For the filling:
3 tablespoons unsalted butter
1 medium onion, diced
2 cloves garlic, minced
1 teaspoon chopped fresh thyme
1/8 teaspoon cayenne pepper
3 large tomatoes (about 1 3/4 pounds), cut into 1-inch chunks
1 teaspoon packed light brown sugar
Kosher salt
2 cups cherry tomatoes, halved
3 tablespoons all-purpose flour

For the topping:
1 1/2 cups all-purpose flour
1 1/2 teaspoons baking powder
1 teaspoon granulated sugar
Kosher salt and freshly ground black pepper
6 tablespoons cold unsalted butter, thinly sliced
2/3 cup milk, plus more for brushing
2 teaspoons whole-grain mustard
1 teaspoon chopped fresh thyme



Preheat the oven to 350ºF. 

Make the filling: 
 Heat 2 tablespoons butter in a large skillet over medium-high heat. Add the onion and cook, stirring occasionally, until soft and lightly golden, about 5 minutes. Add the garlic, thyme and cayenne and cook 1 more minute. Add the chopped tomatoes, brown sugar and 1 1/4 teaspoons salt. Bring to a simmer and cook until the tomatoes just begin to soften, 4 to 5 minutes. Remove from the heat, then gently stir in the cherry tomatoes and flour. Transfer to a 2-quart baking dish and dot with the remaining 1 tablespoon butter.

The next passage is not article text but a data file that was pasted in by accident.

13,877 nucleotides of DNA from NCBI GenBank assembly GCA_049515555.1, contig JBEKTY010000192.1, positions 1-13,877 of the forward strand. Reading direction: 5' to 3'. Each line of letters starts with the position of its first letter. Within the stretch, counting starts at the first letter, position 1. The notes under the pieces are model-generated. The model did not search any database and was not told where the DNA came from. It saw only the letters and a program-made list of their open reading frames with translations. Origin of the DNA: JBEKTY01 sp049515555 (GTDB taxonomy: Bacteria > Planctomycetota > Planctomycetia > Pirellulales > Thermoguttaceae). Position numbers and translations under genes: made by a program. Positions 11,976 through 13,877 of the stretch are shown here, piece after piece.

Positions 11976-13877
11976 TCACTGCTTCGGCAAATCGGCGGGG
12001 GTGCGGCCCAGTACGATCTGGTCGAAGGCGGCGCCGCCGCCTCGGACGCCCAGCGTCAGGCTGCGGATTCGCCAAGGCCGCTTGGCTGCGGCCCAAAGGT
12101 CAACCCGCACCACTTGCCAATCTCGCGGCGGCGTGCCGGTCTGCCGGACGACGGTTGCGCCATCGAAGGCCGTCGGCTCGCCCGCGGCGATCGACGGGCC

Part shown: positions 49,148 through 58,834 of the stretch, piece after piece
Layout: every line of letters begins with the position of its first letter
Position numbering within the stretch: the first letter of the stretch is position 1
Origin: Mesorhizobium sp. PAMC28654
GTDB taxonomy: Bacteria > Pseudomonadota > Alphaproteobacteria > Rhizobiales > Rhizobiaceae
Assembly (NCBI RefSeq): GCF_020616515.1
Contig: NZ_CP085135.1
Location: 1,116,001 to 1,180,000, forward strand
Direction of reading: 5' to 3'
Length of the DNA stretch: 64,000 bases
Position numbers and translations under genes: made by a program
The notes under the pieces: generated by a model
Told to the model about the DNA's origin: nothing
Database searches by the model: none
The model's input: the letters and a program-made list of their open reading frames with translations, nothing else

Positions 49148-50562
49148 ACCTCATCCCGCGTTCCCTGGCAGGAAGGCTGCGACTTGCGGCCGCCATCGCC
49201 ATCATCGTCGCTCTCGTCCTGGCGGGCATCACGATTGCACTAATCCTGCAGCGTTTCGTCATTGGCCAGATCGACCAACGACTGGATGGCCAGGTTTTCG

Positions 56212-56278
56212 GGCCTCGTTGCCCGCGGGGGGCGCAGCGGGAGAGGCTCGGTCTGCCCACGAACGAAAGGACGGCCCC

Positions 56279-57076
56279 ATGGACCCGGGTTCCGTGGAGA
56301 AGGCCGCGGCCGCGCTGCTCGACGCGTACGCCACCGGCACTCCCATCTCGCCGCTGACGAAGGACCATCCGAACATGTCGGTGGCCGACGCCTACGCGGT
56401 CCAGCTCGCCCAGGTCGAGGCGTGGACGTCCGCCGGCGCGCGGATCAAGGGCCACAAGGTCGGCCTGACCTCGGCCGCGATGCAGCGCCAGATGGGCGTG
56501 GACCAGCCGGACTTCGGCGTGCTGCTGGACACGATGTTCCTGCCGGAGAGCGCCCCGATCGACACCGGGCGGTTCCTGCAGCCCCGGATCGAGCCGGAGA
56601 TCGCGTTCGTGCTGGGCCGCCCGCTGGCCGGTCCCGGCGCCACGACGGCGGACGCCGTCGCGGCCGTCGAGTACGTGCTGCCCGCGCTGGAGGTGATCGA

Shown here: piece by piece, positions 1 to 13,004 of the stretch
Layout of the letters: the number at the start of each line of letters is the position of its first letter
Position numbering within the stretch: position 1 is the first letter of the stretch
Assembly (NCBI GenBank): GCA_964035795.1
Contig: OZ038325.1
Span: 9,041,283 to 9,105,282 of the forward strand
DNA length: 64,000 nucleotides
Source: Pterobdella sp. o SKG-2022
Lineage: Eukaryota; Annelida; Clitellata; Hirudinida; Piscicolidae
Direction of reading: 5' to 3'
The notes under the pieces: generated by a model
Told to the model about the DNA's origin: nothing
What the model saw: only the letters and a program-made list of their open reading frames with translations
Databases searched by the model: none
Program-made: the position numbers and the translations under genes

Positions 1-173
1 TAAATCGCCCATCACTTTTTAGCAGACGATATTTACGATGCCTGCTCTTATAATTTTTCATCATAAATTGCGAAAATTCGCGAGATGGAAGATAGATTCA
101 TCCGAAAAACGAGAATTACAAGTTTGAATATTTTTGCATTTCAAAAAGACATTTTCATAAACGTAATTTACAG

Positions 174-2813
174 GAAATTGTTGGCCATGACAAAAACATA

Make the topping: 
 Whisk the flour, baking powder, granulated sugar, 3/4 teaspoon salt, and black pepper to taste in a medium bowl. Add the butter and use a pastry cutter or your fingers to rub the butter into the flour until it resembles coarse meal with pea-size pieces of butter. Add the milk, mustard and thyme and gently mix with a fork just until a sticky dough forms, being careful not to overwork the dough. 

 Drop balls of dough over the tomato filling and brush the dough with milk. Place the cobbler on a baking sheet and bake until golden and bubbling, 50 minutes to 1 hour. Let rest 15 minutes before serving. 



Tips:
One of the keys to this dish's success is the fresh thyme. Yes, you could use dried thyme, but the fresh is just so much better, in my opinion. I literally made a special trip to the store to get it.
Instead of using cayenne pepper, I used crushed red pepper flakes. Why? Because I like them! I also used half and half instead of milk because that's that I had on hand.
When I added the flour to the sauce, I took some of the juice from the tomatoes in the pan, let it cool for a bit in a small bowl, and then whisked in the flour to make a slurry. When it was well mixed, I stirred it back into the pan. This insured that there wouldn't be any big lumps of flour in the sauce. 
 Oh, one other thing.. The recipe doesn't say to peel the tomatoes, but I did anyway. Well, not the cherry tomatoes, but just the large ones. It's just a personal preference!
For a quick tutorial, watch my video How To Peel A Tomato !